Natural Health: Could you recommend a natural mouthwash?

Plus: dealing with itchy skin at night - is it the menopause?
Natural Health: Could you recommend a natural mouthwash?

Pic: iStock

I recently had a tooth extraction and a filling. I’m 69, and up until now, my teeth and gums have been healthy. Is there a natural mouthwash I could use?

Several natural home remedies can help to keep your teeth and gums healthy. The most simple mouthwash solution is salt dissolved in warm water. My dental hygienist swears by this and recommends it over commercial preparations.

Salt has long been used as a natural agent to treat infection and has been shown in studies to help treat gum disease or gingivitis. Swishing and gargling with salt water can help soothe inflammation in the mouth and throat, reduce bad breath issues, treat and prevent bacterial infection, relieve oral pain, and dislodge food particles between the teeth. Stir a half teaspoon of salt (I use Himalayan pink salt or natural sea salt) into a glass containing 200ml of warm water. Once the salt is dissolved, use it like a mouthwash to swish thoroughly, gargle if necessary, and spit out the excess. Repeat two to three times daily for the best benefits.

For those who want a deeper clean, it is helpful to perform a monthly hydrogen peroxide rinse using 3% hydrogen peroxide (H2O2) solution in the same manner as the salt rinse. You can use this either directly or dilute by half with water. Hydrogen peroxide helps with bacterial balance and prevents plaque build-up. It is naturally produced in humans to counteract unwanted bacteria, yeasts, and viruses and is essential in the metabolism of protein, carbohydrates, fats, and vitamins.

Aloe vera juice helps reduce inflammation of the delicate mucous membranes and gums and reduces plaque formation. The suggested daily dose of pure aloe juice is around 15-20ml, swallowed rather than swished since it is also beneficial for gut health and general inflammation.

Raspberry leaf tea (Rubus idaeus) is a somewhat surprising natural remedy for oral health. Usually associated with the final trimester of pregnancy, this nutritious herbal tea can also help heal mouth ulcers as it is a highly bioavailable form of calcium, iron, potassium, phosphorus, and vitamins A, C, and E.

My skin gets itchy at night, mainly before I go to bed. Does this have something to do with my stage of life? I’m 52 and menopausal.

Itching skin is a symptom associated with menopause, particularly histamine intolerance, so you are likely on the right track in linking it with your stage of life.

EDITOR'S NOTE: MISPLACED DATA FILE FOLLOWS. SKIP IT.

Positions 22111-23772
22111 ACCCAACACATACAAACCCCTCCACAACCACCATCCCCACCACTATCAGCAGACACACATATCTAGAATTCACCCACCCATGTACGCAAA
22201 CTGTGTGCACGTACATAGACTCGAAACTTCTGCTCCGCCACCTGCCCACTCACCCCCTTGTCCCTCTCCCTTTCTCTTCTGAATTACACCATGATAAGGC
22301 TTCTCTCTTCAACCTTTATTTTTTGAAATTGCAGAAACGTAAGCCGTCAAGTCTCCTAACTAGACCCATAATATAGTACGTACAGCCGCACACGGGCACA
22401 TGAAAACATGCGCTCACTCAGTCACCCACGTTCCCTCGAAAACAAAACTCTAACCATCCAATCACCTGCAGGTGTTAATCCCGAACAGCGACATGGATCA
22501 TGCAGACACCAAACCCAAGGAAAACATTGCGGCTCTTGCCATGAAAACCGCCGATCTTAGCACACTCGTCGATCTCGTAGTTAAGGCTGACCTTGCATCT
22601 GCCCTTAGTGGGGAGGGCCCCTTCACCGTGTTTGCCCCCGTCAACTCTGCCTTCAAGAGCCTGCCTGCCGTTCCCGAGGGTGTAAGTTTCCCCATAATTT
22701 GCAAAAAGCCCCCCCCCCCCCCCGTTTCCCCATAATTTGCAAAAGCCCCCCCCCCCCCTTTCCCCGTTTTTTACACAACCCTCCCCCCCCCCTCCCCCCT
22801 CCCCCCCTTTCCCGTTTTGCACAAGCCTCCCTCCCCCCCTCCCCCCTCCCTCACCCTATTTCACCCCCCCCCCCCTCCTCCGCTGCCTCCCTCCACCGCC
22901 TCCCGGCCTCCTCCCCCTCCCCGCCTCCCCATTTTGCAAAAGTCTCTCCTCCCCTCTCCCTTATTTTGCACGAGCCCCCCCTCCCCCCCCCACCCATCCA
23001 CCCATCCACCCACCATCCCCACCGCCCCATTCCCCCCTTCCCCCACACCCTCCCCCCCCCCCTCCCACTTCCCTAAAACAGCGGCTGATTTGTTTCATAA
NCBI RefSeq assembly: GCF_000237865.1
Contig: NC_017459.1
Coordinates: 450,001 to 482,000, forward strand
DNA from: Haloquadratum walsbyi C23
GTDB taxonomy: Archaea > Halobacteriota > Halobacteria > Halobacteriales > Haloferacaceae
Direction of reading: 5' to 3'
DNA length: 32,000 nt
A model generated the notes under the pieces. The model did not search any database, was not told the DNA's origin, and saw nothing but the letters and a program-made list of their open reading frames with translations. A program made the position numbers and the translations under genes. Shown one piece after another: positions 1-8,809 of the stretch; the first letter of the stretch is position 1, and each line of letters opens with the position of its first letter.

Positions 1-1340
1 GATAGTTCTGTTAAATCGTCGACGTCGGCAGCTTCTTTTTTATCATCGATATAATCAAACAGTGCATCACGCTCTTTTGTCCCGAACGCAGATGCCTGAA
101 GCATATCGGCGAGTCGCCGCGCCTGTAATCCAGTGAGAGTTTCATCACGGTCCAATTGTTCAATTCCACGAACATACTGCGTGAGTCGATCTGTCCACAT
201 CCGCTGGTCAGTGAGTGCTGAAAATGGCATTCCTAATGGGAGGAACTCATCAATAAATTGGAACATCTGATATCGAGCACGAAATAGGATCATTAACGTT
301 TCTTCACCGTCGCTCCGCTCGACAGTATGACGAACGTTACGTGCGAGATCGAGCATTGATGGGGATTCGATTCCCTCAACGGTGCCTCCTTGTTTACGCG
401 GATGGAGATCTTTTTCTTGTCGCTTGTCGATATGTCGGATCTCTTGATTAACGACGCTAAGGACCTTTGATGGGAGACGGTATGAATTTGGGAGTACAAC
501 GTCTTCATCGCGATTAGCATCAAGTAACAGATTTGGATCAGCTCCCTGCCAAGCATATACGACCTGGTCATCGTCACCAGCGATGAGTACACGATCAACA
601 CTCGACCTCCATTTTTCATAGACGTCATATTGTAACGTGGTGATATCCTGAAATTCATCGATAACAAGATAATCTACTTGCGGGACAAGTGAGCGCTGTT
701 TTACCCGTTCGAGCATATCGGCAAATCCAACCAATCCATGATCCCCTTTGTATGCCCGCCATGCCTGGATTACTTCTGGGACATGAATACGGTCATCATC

Histamine is an essential chemical in the body for a healthy gut, brain, immune, and nervous system.

There is a long list of symptoms associated with excess histamine in the body including hives, internal and external itching, excessive dryness, rashes, flushing of the skin, repeat bladder infections/cystitis, irritable bowel syndrome (IBS), indigestion, insomnia, migraines or headaches, dizzy spells, anxiety and panic attacks, palpitations, breathlessness, aching joints and muscles, and congested sinuses.

The symptoms of histamine intolerance can be cumulative, the more histamine builds up in the body, the more aggravated and severe symptoms become. Symptoms may come and go — however, controlling histamine levels is key to eliminating your symptoms (and preventing new or worsening symptoms).

Histamine is produced naturally within mast cells and comes from dietary choices. One of the easiest ways to manage histamine levels is through the diet. Some foods and beverages contain histamine, while others trigger our bodies to release histamine. The most effective way to confirm whether or not histamine is at the root of your problems is to follow what is known as a low-histamine diet for at least a month, ideally two to three, and take notes of your symptoms. If histamine is the issue, you will notice a significant reduction, even disappearance of your symptoms.

  • See for more information
  • Before making significant changes to your diet, it is advisable to chat with your GP or a registered dietitian

If you have a question for Megan Sheppard, please email it to 

NOTE: The information contained in this column is not a substitute for medical advice. Always consult a doctor.

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